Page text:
John Cage (portrait via wikipedia.org)
For Norte Maar, year 2012 will forever be connected with John Cage, and the 100th anniversary of his birth. A year ago, Bushwick’s premier non-profit for arts joined the world movement to celebrate the life and work of one of the greatest composers and artists of the 20th century. Monthly events dedicated to John Cage speaking a number of artistic languages has been titled Cage Transmitted: 12 evenings of performance. In creating the series, Norte Maar collaborated with Experiments in Art and Technology (E.A.T.), namely with its leading figure, legendary Julie Martin.
Lectures, poetry, ballet, electronic and classical music, Norte Maar has not only ventured across the boarders of the artistic disciplines but also far beyond the boarders of Bushwick. They have introduced a night of Cage at Dumbo Arts Center; at Park Avenue Armory or at National Academy Museum. Norte Maar has been consistently proving, and the Cage Transmitted series has only confirmed that they have branched out from Bushwick and became a strong voice on the New York art scene, and thus fulfilling the Bushwick ideal – developing a successful home base for arts on an alternative basis outside of the old structures; in a small scale reaching a large audience and importance in New York.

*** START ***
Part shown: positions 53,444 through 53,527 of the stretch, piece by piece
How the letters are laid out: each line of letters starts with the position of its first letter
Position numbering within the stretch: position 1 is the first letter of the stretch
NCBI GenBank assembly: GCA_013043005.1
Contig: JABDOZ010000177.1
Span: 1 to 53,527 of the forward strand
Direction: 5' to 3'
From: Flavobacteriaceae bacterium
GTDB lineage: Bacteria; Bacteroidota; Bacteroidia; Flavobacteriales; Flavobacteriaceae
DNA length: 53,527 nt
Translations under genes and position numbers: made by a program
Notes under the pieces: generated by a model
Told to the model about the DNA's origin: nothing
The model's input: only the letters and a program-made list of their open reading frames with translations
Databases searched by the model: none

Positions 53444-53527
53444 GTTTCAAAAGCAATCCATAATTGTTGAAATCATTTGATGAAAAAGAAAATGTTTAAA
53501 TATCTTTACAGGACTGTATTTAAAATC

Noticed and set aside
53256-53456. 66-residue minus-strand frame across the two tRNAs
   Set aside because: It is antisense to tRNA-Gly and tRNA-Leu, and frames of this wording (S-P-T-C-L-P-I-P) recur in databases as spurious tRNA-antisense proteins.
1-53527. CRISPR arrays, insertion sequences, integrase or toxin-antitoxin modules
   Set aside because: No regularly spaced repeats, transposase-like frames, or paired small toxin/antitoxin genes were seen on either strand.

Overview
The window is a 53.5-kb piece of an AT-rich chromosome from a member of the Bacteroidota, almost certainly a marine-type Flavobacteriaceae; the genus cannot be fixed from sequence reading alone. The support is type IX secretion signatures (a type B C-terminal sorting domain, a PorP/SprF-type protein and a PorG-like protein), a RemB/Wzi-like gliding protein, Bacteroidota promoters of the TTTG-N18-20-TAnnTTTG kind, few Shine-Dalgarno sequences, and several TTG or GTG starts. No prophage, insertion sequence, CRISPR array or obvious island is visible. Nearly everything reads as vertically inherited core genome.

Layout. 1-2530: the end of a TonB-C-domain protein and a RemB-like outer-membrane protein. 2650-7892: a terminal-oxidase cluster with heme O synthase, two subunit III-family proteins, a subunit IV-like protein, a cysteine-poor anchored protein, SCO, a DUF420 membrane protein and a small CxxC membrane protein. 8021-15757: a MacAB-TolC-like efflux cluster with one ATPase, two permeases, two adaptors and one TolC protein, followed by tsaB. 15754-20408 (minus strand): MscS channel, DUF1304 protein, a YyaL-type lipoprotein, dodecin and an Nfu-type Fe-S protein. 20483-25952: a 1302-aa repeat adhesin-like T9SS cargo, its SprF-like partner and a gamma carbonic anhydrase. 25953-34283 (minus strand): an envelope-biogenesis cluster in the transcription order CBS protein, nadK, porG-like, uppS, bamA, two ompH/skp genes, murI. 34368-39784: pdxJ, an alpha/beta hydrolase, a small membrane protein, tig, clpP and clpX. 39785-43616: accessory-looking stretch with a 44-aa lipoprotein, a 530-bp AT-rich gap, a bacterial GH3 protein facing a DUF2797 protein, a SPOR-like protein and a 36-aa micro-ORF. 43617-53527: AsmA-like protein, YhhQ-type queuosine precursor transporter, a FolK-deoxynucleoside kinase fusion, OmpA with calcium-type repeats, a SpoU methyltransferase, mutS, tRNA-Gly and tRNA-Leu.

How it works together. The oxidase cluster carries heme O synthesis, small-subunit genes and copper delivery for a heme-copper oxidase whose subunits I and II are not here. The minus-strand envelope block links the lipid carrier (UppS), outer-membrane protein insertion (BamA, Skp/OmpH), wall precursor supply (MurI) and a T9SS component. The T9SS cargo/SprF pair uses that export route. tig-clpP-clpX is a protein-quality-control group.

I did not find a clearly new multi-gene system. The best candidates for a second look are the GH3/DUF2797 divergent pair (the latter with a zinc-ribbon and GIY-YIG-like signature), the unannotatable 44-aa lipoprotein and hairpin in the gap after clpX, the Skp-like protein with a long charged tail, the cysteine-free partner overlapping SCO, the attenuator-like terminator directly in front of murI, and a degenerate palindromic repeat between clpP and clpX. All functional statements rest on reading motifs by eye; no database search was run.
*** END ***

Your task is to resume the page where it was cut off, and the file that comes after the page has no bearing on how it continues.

We took a moment to reflect on the Cage Transmitted series as it reaches its final installment this Thursday at English Kills with curator Jason Andrew and choreographer Julia Gleich from Norte Maar, as well as with Julie Martin from E.A.T.